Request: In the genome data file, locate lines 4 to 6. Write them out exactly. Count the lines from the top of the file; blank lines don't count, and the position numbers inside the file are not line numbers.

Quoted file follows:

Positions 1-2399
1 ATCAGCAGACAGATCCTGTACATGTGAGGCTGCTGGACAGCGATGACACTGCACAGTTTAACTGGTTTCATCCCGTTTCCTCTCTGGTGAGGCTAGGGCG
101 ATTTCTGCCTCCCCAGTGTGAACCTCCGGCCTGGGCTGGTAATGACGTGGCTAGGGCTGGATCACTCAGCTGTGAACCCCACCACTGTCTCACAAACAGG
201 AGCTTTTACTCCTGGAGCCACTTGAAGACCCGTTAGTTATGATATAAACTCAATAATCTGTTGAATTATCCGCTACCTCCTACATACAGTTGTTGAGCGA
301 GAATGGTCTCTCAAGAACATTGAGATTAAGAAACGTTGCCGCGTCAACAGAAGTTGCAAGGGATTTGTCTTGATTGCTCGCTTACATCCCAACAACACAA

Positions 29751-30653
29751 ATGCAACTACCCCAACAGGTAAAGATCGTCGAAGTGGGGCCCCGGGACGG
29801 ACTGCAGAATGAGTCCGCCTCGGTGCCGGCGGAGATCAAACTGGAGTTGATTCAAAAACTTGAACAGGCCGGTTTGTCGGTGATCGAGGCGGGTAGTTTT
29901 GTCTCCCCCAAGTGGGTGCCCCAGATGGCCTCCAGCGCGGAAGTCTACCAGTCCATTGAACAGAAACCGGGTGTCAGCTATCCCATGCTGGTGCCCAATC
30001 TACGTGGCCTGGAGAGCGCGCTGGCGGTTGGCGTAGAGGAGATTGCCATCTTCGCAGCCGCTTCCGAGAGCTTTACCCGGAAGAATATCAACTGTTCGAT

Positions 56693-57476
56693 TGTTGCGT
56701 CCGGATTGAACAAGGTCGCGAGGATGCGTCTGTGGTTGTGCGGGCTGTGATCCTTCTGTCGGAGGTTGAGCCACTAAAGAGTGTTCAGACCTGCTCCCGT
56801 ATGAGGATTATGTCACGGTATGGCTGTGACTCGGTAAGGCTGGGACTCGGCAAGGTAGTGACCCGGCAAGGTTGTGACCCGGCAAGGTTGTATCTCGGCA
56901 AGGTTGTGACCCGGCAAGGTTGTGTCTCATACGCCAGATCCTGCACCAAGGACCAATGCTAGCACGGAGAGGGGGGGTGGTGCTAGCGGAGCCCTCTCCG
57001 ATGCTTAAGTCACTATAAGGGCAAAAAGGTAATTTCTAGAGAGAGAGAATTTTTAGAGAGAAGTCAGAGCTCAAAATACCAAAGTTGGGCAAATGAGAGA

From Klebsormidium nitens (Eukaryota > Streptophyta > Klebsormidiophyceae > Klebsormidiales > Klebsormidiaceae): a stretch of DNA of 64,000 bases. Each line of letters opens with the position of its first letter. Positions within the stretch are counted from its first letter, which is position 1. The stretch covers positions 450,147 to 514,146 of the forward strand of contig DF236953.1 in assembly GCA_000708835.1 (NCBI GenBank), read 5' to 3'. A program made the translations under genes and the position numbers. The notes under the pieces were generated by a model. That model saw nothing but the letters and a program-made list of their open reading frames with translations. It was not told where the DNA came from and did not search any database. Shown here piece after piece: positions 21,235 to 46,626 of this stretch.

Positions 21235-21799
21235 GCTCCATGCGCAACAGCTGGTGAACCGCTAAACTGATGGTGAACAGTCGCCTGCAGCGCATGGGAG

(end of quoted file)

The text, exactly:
201 AGCTTTTACTCCTGGAGCCACTTGAAGACCCGTTAGTTATGATATAAACTCAATAATCTGTTGAATTATCCGCTACCTCCTACATACAGTTGTTGAGCGA
301 GAATGGTCTCTCAAGAACATTGAGATTAAGAAACGTTGCCGCGTCAACAGAAGTTGCAAGGGATTTGTCTTGATTGCTCGCTTACATCCCAACAACACAA

Positions 29751-30653